It will lead to other problems, like that rain is toxic now. River systems will change with the amount of new material. And I don't want to know what happens to reefs.

And you might end up with a flooding event. Bugger...

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  • $\begingroup$ So then I have to start building a giant pool cleaner. $\endgroup$ – Mephistopheles Apr 6 '17 at 15:22
  • $\begingroup$ Well, you wanted to clean the air... And I reckon that in most peoples eyes Dino's were on land, so there it that. $\endgroup$ – Flummox Apr 6 '17 at 15:24
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    $\begingroup$ In before a giant mecha maid is what ultimately caused the giant flood described in Genesis 6-8. $\endgroup$ – John Dvorak Apr 6 '17 at 16:47
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The volume of the atmosphere at sea level 4,200,000,000 cubic kilometers.

Cleaning half of it in 1 week means you have to clean 300,000,000 cubic kilometers a day, in other words 3472 cubic kilometers/second.

To have this with a wind of 10 m/s (0,01 km/s), you need an opening of 374200 square kilometers. Limiting the height of the suction hose to 10 km, you need to have it 37420 km long, which is roughly the Earth circonference (40075 km).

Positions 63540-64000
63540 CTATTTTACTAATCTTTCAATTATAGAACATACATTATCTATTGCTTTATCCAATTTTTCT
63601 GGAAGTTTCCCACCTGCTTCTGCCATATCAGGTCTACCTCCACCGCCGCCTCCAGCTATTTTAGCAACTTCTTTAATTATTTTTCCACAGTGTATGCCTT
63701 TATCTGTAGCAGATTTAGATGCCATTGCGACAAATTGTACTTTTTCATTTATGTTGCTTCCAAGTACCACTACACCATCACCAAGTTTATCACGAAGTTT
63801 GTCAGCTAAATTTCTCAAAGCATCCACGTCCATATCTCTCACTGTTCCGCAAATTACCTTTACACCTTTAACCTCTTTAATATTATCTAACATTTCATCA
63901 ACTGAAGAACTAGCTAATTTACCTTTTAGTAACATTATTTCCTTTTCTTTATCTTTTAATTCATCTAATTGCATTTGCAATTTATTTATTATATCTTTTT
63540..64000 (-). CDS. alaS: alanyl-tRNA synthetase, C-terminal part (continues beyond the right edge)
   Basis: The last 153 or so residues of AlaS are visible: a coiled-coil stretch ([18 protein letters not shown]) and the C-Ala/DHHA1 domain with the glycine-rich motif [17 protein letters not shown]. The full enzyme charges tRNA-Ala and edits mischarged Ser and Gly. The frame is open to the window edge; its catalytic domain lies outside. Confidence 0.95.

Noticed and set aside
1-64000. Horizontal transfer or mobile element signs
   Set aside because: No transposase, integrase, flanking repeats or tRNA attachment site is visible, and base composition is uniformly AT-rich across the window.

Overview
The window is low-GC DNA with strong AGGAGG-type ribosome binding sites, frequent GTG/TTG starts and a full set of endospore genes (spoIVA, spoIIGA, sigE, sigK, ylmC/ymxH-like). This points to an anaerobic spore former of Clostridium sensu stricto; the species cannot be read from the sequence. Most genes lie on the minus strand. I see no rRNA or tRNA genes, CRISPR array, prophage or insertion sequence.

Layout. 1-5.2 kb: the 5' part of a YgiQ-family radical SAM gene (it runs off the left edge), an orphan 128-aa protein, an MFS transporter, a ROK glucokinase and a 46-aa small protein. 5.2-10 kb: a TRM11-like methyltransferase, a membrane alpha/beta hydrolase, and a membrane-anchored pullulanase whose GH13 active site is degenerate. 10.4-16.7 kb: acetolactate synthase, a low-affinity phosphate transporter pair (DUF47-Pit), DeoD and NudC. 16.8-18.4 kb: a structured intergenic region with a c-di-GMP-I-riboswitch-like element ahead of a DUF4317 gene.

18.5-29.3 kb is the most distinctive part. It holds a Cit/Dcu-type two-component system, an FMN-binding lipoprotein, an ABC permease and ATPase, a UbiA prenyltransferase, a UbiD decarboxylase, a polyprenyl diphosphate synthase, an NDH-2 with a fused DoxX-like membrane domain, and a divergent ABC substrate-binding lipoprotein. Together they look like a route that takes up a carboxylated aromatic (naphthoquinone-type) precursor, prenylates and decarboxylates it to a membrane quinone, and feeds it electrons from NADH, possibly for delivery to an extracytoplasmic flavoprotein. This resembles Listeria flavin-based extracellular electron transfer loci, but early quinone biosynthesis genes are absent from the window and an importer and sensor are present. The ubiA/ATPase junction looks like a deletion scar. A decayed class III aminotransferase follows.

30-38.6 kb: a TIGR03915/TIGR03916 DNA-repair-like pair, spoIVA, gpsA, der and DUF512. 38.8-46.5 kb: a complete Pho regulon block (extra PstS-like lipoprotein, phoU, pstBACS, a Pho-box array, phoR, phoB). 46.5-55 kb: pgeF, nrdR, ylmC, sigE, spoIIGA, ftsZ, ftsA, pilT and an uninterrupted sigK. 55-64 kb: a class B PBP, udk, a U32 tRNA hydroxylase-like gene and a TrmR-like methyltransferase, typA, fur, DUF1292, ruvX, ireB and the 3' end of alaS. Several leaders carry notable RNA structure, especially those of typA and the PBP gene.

I don't venture forth in calculation, but I am pretty sure this will disrupt atmospheric circulation as the dust is already doing.

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When Designing your Mega Maid, get a hold of the voltron and pwer rangers design teams to creat...Mini Maids. These things will still be enormous, but instead of one giant mega-maid, you add flexibility to your response.

Arrange them close, but not too close, to the point of impact and spread them out from there. Say only a few thousand on the point opposite the point of impact, but they get denser and denser the closer they get to where the projected impact will be. Each Mini Maid will be equipped with a super air chiller to bring the air temp down to normal as it exits the exhaust. Also, efforts to reduce electro-static charge will be made. Finally, condensation that may result from chilling will go through a sprinkler head to create "rain" and help further filter the air.

Finally, once all of the dust has been collected, route all Mini Maids to a remote part of the pacific ocean to empty the collection containers. We will call this collection area...Australia. Any nasty stuff picked up can be taken to Washington DC. Creature remains should be distributed randomly to make future scientists think that the planet had one super continent. We can laugh at them in generations to come.

The point of a clean room, as has been stated, is to achieve many many air changes. One large filtration unit will create devastating effects, but several hundred thousand will probably lessen these to a great degree and be more efficient to boot.

Lets just hope that not too many dinosaurs get sucked up in the process. Those carpet brushes can do a number on small, squeaky things.